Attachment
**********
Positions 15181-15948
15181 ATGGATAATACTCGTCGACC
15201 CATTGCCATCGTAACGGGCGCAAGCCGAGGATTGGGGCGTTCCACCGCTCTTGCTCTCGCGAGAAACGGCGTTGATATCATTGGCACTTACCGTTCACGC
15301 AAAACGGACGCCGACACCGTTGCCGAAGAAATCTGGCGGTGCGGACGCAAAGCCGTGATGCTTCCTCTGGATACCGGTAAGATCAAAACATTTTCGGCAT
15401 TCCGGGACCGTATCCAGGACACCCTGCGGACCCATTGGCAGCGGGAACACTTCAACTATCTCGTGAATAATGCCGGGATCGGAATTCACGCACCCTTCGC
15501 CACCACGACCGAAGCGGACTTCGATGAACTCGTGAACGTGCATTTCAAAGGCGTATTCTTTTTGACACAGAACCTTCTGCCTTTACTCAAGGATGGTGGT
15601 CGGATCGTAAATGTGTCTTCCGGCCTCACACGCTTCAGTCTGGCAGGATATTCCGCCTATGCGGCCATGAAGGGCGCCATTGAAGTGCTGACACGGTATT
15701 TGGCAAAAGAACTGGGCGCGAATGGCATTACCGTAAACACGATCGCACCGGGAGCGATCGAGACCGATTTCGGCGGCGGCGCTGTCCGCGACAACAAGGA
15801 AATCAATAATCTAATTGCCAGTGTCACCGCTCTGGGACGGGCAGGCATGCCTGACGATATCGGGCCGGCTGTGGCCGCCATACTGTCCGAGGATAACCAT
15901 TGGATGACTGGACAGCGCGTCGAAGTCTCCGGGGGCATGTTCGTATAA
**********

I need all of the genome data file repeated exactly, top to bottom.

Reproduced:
Positions 15181-15948
15181 ATGGATAATACTCGTCGACC
15201 CATTGCCATCGTAACGGGCGCAAGCCGAGGATTGGGGCGTTCCACCGCTCTTGCTCTCGCGAGAAACGGCGTTGATATCATTGGCACTTACCGTTCACGC
15301 AAAACGGACGCCGACACCGTTGCCGAAGAAATCTGGCGGTGCGGACGCAAAGCCGTGATGCTTCCTCTGGATACCGGTAAGATCAAAACATTTTCGGCAT
15401 TCCGGGACCGTATCCAGGACACCCTGCGGACCCATTGGCAGCGGGAACACTTCAACTATCTCGTGAATAATGCCGGGATCGGAATTCACGCACCCTTCGC
15501 CACCACGACCGAAGCGGACTTCGATGAACTCGTGAACGTGCATTTCAAAGGCGTATTCTTTTTGACACAGAACCTTCTGCCTTTACTCAAGGATGGTGGT
15601 CGGATCGTAAATGTGTCTTCCGGCCTCACACGCTTCAGTCTGGCAGGATATTCCGCCTATGCGGCCATGAAGGGCGCCATTGAAGTGCTGACACGGTATT
15701 TGGCAAAAGAACTGGGCGCGAATGGCATTACCGTAAACACGATCGCACCGGGAGCGATCGAGACCGATTTCGGCGGCGGCGCTGTCCGCGACAACAAGGA
15801 AATCAATAATCTAATTGCCAGTGTCACCGCTCTGGGACGGGCAGGCATGCCTGACGATATCGGGCCGGCTGTGGCCGCCATACTGTCCGAGGATAACCAT
15901 TGGATGACTGGACAGCGCGTCGAAGTCTCCGGGGGCATGTTCGTATAA